But on September 25, 2001, just a little over three weeks after the carnage of that day, 850,000 New Yorkers, wounded and grieving, filled with feelings of anger and despair and thoughts of revenge and seemingly naive dreams of religious tolerance and peace, went out to vote while their friends, families, and neighbors worked the polls. A free and fair election was held that day and our enormous municipal democracy stated in no uncertain terms that violence, fear, hatred, and zealotry could not and would not stop a diverse and pluralistic people from carrying out its sacred duty of giving “we the people” its voice at the polls.
To this day I remain profoundly grateful and humbled to call myself a New Yorker. And so here we are one week away from a national election day, when our friends and family and neighbors will once again come together in voting precincts across the country to administer the vote, except this time they are being relentlessly bombarded by accusations of lying and cheating and stealing, of being evil enemies of the state and of God and of one another…
I sincerely believe that the vast majority of Americans yearn for a free and impartial election to take place regardless of their ideology, regardless of the desperation they feel for their party, their candidates, their vision to prevail. Is there an outcome I wish for? Of course there is. Do I wish for it to be obtained through deceit or fraud? Of course not. How profoundly disingenuous would it be for me to suggest before the election even occurs that if the outcome is not to my liking it surely must have been rigged? That is absurd. It is anti-democratic. It is dangerous. And it is profoundly Unchristian.
In light of these present conditions in our country I end with this.
In the preface to the Vietnamese edition of his book No Man Is an Island Thomas Merton writes,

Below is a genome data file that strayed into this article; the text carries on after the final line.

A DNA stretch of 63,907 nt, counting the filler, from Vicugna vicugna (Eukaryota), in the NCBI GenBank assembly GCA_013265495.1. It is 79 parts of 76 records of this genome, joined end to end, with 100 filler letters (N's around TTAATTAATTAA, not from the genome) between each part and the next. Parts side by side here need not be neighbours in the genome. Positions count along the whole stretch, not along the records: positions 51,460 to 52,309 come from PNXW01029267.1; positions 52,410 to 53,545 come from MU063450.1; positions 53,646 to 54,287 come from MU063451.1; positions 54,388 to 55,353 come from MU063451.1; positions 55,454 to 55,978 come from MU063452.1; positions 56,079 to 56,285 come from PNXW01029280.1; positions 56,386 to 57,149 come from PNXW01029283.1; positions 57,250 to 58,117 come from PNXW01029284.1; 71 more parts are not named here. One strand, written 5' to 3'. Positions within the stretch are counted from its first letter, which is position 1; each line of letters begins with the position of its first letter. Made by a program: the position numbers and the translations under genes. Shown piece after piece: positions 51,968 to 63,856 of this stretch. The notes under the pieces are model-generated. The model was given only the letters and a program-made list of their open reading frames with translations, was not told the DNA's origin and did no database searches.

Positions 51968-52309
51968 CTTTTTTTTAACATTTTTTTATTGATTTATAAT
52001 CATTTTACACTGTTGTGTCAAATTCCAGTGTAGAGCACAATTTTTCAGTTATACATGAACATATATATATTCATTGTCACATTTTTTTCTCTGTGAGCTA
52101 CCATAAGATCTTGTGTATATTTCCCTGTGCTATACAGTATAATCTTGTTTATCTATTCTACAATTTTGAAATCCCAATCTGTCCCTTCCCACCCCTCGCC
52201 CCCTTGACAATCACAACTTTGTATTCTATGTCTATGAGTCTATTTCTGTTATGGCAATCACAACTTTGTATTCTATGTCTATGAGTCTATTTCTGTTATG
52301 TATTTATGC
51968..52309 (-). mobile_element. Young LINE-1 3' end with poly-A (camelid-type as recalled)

“Violence rests on the assumption that the enemy and I are entirely different: the enemy is evil and I am good. The enemy must be destroyed and I must be saved. But love sees things differently. It sees that even the enemy suffers from the same sorrows and limitations that I do. That we both have the same hopes, the same aspirations for a peaceful and harmless human life. And that death is the same for both of us. Then love perhaps may show me that my brother is not really my enemy and that war is both his enemy and mine. War is our enemy. Then peace becomes possible.
“It is true, political problems are not solved by love and mercy. But the world of politics is not the only world, and unless political decisions rest on a foundation of something better and higher than politics, they can never do any real good for men. When a country has to be rebuilt after war, the passions and energies of war are no longer enough. There must be a new force, the power of love, the power of understanding and human compassion, the strength of selflessness and cooperation, and the creative dynamism of the will to live and to build, and the will to forgive. The will for reconciliation.”
And so I return to my original question, just how open will our minds and hearts be to a spirit of Gratitude and Kindness, Honesty and Humility, Love and Forgiveness over the next few months?